Press Release

Agreement sees Dundee’s diabetes expertise exported to Afghanistan

Published on 27 January 2020

The University of Dundee has signed an agreement that will see it work to improve outcomes for diabetes patients in Afghanistan while training local researchers to carry out future studies into the disease.

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The University of Dundee has signed an agreement that will see it work to improve outcomes for diabetes patients in Afghanistan while training local researchers to carry out future studies into the disease.

Dundee’s Global Health Research Unit will collaborate with the Moraa Educational Complex (MEC) to investigate the incidence of diabetes in patients attending the outpatient department of the Kabul hospital with the aim of offering sustainable solutions for individuals with the disease.

The new collaboration marks an expansion for INSPIRED, a £7 million Dundee-led project that seeks to improve diabetes outcomes in India.

INSPIRED researchers are working to better understand who gets diabetes, how it progresses, why some people respond better than others to treatments, and why some patients develop complications.

To do this, they need to study how genes influence susceptibility to type 2 diabetes in different populations, and Afghanistan's location, history, and diverse ethnic groups present a unique opportunity to explore multiple genetic variants in patients with diabetes.

Professor Colin Palmer, Chair of Pharmacogenomics at the University and lead of the INSPIRED study, said, “It is very exciting to be using Scottish diabetes expertise to fight the disease in other countries.

“Lifestyle factors obviously significantly enhance a person’s risk of getting diabetes but we are taking a genetic approach in this collaboration because very little is known about the genetics of the people of Afghanistan.

“Most current knowledge on how diabetes develops, how patients respond to medications and the causes of medical complications that arise are largely derived from studies on white European ancestry populations. This is despite the fact that diabetes in Europeans is very different to diabetes in other populations.

“After meeting Dr Amir we decide would use some of the lessons from our work in India to go into the Afghani healthcare system and see how we might define the situation in Afghanistan and develop specific ways of managing diabetes in the country.”

The Moraa Educational Complex is a female-focused project funded by Dr Azizullah Amir through private investment and capital contributions made by him and his family. Officially inaugurated in May 2016, the MEC aims to address the need for a safe educational environment for Afghani woman from kindergarten through to adulthood with a focus on medical training, helping to address the need for female healthcare workers in the country. 

After signing the agreement with Dundee, Dr Amir, who will present his work in Afghanistan to the Scottish Parliament later this year, said, “Diabetes is a big problem in Afghanistan. We know it is one of highest causes of mortality but we don’t have a lot of data beyond that. In many cases the diabetes remains undiagnosed because it is not a well-known disease there.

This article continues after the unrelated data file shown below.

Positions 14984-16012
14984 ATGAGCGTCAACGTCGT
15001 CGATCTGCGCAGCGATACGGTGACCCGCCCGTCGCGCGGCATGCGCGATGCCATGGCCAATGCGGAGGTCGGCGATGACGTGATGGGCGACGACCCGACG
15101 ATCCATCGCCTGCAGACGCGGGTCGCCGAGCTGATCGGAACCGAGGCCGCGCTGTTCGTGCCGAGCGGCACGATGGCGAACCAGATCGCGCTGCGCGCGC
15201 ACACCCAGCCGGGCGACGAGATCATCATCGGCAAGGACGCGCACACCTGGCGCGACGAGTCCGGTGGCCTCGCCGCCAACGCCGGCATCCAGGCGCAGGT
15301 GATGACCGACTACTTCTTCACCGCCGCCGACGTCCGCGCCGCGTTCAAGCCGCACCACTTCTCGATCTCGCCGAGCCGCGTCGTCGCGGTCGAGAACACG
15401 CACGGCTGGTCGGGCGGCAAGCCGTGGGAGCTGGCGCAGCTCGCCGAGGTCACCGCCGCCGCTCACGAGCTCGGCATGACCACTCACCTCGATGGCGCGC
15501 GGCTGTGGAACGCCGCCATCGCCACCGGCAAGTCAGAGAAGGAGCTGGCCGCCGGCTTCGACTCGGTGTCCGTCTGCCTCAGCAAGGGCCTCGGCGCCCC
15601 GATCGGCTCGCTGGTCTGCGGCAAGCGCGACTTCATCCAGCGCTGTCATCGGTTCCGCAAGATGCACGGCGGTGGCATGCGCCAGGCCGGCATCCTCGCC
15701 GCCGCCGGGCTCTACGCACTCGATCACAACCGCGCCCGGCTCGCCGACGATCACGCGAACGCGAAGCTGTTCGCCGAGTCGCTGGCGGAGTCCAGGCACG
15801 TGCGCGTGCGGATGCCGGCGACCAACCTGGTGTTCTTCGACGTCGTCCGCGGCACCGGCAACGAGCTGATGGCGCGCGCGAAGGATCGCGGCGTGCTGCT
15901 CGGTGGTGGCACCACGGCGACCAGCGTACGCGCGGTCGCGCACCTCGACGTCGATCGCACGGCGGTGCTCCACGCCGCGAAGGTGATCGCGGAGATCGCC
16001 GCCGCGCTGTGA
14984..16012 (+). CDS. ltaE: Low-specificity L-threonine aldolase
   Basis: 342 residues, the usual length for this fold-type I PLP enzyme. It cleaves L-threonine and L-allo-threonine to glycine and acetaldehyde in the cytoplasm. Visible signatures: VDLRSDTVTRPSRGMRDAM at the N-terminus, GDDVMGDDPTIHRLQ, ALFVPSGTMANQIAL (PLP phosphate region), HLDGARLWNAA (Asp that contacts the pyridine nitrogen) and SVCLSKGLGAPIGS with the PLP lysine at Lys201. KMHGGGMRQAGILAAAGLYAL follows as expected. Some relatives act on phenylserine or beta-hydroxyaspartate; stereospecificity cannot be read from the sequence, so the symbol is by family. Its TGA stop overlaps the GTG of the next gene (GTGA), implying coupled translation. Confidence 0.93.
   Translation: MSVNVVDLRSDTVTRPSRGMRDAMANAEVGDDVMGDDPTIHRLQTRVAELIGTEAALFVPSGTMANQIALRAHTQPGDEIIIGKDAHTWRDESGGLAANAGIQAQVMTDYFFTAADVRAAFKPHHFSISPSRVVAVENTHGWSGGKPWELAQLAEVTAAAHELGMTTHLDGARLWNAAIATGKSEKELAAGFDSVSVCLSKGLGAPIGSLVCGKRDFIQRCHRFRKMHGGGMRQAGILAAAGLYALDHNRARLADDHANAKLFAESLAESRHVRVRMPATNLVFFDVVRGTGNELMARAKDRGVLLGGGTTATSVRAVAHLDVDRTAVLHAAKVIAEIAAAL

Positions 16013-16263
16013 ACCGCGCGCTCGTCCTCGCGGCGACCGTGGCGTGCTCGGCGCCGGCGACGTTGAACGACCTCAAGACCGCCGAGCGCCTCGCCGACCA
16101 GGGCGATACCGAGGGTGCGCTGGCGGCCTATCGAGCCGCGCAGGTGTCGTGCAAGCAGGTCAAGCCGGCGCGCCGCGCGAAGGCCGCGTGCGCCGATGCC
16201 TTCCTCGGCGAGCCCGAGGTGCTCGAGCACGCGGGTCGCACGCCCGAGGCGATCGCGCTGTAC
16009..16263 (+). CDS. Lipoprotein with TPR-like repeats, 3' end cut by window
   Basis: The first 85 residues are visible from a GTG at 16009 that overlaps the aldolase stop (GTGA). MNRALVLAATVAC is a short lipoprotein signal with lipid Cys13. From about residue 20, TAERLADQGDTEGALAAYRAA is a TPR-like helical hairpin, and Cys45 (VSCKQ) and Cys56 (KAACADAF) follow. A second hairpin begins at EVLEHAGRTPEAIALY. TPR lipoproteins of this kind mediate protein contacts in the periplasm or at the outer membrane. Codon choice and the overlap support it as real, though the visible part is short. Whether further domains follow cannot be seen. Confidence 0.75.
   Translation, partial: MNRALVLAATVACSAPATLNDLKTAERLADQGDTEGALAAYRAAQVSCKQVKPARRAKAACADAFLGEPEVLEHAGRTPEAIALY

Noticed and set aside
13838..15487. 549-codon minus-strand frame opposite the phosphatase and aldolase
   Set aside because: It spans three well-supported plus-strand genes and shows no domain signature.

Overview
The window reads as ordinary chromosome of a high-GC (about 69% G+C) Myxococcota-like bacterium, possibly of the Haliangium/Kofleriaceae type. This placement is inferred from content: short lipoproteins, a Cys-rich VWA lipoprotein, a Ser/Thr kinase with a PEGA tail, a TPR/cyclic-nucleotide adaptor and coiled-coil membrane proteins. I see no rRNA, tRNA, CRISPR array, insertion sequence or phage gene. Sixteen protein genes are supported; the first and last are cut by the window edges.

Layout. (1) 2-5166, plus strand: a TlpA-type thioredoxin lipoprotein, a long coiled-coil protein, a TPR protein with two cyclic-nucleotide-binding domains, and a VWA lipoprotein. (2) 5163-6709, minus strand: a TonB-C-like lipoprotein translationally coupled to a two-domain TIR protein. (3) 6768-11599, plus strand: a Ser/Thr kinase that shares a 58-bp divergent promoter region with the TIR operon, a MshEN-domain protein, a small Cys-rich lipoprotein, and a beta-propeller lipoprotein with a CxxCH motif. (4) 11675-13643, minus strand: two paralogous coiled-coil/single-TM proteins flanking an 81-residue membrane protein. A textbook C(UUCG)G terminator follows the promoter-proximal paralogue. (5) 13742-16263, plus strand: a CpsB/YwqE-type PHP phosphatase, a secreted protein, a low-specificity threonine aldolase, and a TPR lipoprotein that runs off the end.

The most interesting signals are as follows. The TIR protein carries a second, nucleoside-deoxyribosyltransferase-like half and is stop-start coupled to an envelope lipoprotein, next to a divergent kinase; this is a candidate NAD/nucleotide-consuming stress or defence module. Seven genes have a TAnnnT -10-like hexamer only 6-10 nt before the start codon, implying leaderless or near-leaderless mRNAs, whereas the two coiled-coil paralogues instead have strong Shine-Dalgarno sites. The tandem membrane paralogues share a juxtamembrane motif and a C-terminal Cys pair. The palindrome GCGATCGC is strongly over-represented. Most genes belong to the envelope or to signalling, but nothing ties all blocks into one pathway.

“We are committed to working in this field to bring new insights to present to policy makers and this partnership with the University of Dundee will help with that. I believe this is the first time in our country that anyone has done this kind of systematic and highly needed research into patients with diabetes and it will also provide many opportunities for training, capacity building and data collection. It represents a great opportunity for our students to get involved in research.”

In 2017, the University of Dundee was awarded a £7 million grant from the National Institute of Health Research Global Health programme to establish INSPIRED, a major new Scotland-India clinical partnership to combat diabetes.

The NIHR Global Health Research programme supports high-quality applied health research for the direct and primary benefit of people in low and middle-income countries (LMICs), using Official Development Assistance (ODA) funding.

INSPIRED sees Dundee’s world-leading expertise in the use of medical records to deliver improved care in diabetes ‘twinned’ with the large patient data set (covering over 400,000 Indian diabetic patients) collected by Dr Mohan’s Diabetes Specialities Centres, the largest clinical network of diabetes care in India.

Notes to editors

The National Institute for Health Research (NIHR) is the nation's largest funder of health and care research. The NIHR:

  • Funds, supports and delivers high quality research that benefits the NHS, public health and social care
  • Engages and involves patients, carers and the public in order to improve the reach, quality and impact of research
  • Attracts, trains and supports the best researchers to tackle the complex health and care challenges of the future
  • Invests in world-class infrastructure and a skilled delivery workforce to translate discoveries into improved treatments and services
  • Partners with other public funders, charities and industry to maximise the value of research to patients and the economy

The NIHR was established in 2006 to improve the health and wealth of the nation through research, and is funded by the Department of Health and Social Care. In addition to its national role, the NIHR supports applied health research for the direct and primary benefit of people in low- and middle-income countries, using UK aid from the UK government.


Grant Hill

Press Officer

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Story category Academic collaboration